For many people, the threat of having a stroke is a feared part of getting older. But the truth is that a stroke (also called a “brain attack”) can happen at any age. Stroke treatment depends on the type of stroke. There are two main types of strokes, but both occur when blood flow — and therefore the delivery of oxygen — to the brain is interrupted.
An ischemic stroke occurs when a blood clot blocks a blood vessel in or leading to the brain. Ischemic strokes are by far the most common type of stroke and make up and estimated 85 percent of all strokes. There are two subcategories of ischemic stroke: Thrombotic strokes occur when a blood clot blocks a vessel in the brain, while embolic strokes occur when a blood clot forms elsewhere in the body and moves to the brain.
The second main type of stroke is called a hemorrhagic stroke. It occurs when a blood vessel in the brain leaks or bursts. A third kind of stroke, a transient ischemic attack (TIA) or “ministroke” is a brief interruption in blood flow to the brain that can mimic stroke symptoms. In all three cases, when blood flow is interrupted, brain cells don’t receive enough oxygen and begin to die. Depending on what part of the brain is damaged, a stroke can cause problems with memory, speech, muscle control, or other functions.
Treating Different Types of Strokes
As you might imagine, treatment depends on the type of stroke.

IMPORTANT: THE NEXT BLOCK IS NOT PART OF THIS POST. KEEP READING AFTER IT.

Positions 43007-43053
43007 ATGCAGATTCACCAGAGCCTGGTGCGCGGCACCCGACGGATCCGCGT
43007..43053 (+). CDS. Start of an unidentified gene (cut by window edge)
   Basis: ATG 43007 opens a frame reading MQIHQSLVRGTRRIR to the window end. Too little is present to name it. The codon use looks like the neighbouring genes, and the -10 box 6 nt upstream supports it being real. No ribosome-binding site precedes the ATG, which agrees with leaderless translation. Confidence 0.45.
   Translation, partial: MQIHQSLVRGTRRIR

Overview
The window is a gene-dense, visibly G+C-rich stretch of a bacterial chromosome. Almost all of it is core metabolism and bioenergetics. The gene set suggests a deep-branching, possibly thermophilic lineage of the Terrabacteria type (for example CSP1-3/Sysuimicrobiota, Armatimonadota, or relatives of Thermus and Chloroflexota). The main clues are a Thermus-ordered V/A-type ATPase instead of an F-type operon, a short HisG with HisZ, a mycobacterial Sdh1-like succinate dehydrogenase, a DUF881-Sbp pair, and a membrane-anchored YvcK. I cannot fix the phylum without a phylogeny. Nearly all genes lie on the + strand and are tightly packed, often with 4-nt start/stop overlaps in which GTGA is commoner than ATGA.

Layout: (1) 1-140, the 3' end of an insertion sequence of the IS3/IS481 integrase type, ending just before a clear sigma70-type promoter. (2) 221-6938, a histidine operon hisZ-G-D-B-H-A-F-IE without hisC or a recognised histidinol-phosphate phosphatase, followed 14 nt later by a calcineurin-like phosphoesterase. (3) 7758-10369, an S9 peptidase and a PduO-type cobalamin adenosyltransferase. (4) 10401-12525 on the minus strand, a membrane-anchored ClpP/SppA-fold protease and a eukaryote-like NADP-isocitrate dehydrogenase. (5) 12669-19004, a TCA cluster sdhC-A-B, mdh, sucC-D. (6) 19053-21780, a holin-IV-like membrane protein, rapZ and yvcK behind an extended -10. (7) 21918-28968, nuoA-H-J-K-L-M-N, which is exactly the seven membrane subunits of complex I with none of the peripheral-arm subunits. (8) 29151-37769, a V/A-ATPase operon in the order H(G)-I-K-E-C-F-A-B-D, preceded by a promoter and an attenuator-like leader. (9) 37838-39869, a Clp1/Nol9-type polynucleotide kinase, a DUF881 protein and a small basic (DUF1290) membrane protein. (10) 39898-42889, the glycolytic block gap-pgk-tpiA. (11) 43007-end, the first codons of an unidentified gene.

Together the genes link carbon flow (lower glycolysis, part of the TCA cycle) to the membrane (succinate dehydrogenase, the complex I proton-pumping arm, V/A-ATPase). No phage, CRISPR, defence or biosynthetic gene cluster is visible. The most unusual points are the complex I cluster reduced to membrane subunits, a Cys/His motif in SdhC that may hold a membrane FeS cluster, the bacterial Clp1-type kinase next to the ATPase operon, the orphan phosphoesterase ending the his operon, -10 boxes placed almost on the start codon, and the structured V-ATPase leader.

Ischemic stroke treatment
Doctors typically treat an ischemic stroke with medications that break up blood clots. These include aspirin, which is given immediately in the emergency room to help prevent another stroke from occurring. The intravenous drug IV-tPA can also dissolve blood clots and restore blood flow, and has been shown to help reduce stroke-related disability in some people. However, this treatment must be given within about four-and-a-half hours after the onset of symptoms. Intra-arterial tPA or mechanical thrombectomy — advanced treatments available at the UPMC Stroke Institute — can be administered to select patients within eight to ten hours after symptoms begin.
Hemorrhagic stroke treatment
Treatment for a hemorrhagic stroke usually involves medications to stop bleeding, lower blood pressure and reduce the risk of seizures. Once bleeding is controlled, your physician may recommend that you undergo surgery to repair blood vessel abnormalities to help prevent another stroke from occurring.
Transient Ischemic Attack (TIA) treatment
If you have had a ministroke or TIA, your doctor will take steps to help prevent another TIA or a full-blown stroke. Therapies can include medications that protect against blood clots, such as anti-platelet drugs (aspirin, Plavix) and anticoagulant drugs; or blood thinners (heparin, warfarin). Depending on your individual situation, your doctor may also recommend surgery or other procedures to clear clogged arteries.